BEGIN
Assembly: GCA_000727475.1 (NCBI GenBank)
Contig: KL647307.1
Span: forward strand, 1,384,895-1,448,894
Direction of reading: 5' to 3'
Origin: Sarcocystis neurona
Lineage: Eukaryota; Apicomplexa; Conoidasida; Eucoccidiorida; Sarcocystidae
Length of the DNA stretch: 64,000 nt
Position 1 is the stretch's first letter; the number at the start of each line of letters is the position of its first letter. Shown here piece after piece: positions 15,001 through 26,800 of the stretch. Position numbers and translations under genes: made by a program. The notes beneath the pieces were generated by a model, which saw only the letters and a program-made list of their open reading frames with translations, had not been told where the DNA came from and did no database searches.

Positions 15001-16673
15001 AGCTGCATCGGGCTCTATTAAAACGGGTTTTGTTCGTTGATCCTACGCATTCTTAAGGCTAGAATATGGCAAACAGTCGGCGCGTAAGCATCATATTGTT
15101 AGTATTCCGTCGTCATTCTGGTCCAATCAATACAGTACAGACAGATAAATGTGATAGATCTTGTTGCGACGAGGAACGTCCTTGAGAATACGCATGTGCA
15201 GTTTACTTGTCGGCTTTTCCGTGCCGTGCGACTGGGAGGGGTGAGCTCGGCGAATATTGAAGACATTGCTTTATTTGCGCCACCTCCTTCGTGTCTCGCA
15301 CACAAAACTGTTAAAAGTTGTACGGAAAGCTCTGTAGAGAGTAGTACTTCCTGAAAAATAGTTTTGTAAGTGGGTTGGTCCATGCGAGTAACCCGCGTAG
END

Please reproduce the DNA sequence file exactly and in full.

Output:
Assembly: GCA_000727475.1 (NCBI GenBank)
Contig: KL647307.1
Span: forward strand, 1,384,895-1,448,894
Direction of reading: 5' to 3'
Origin: Sarcocystis neurona
Lineage: Eukaryota; Apicomplexa; Conoidasida; Eucoccidiorida; Sarcocystidae
Length of the DNA stretch: 64,000 nt
Position 1 is the stretch's first letter; the number at the start of each line of letters is the position of its first letter. Shown here piece after piece: positions 15,001 through 26,800 of the stretch. Position numbers and translations under genes: made by a program. The notes beneath the pieces were generated by a model, which saw only the letters and a program-made list of their open reading frames with translations, had not been told where the DNA came from and did no database searches.

Positions 15001-16673
15001 AGCTGCATCGGGCTCTATTAAAACGGGTTTTGTTCGTTGATCCTACGCATTCTTAAGGCTAGAATATGGCAAACAGTCGGCGCGTAAGCATCATATTGTT
15101 AGTATTCCGTCGTCATTCTGGTCCAATCAATACAGTACAGACAGATAAATGTGATAGATCTTGTTGCGACGAGGAACGTCCTTGAGAATACGCATGTGCA
15201 GTTTACTTGTCGGCTTTTCCGTGCCGTGCGACTGGGAGGGGTGAGCTCGGCGAATATTGAAGACATTGCTTTATTTGCGCCACCTCCTTCGTGTCTCGCA
15301 CACAAAACTGTTAAAAGTTGTACGGAAAGCTCTGTAGAGAGTAGTACTTCCTGAAAAATAGTTTTGTAAGTGGGTTGGTCCATGCGAGTAACCCGCGTAG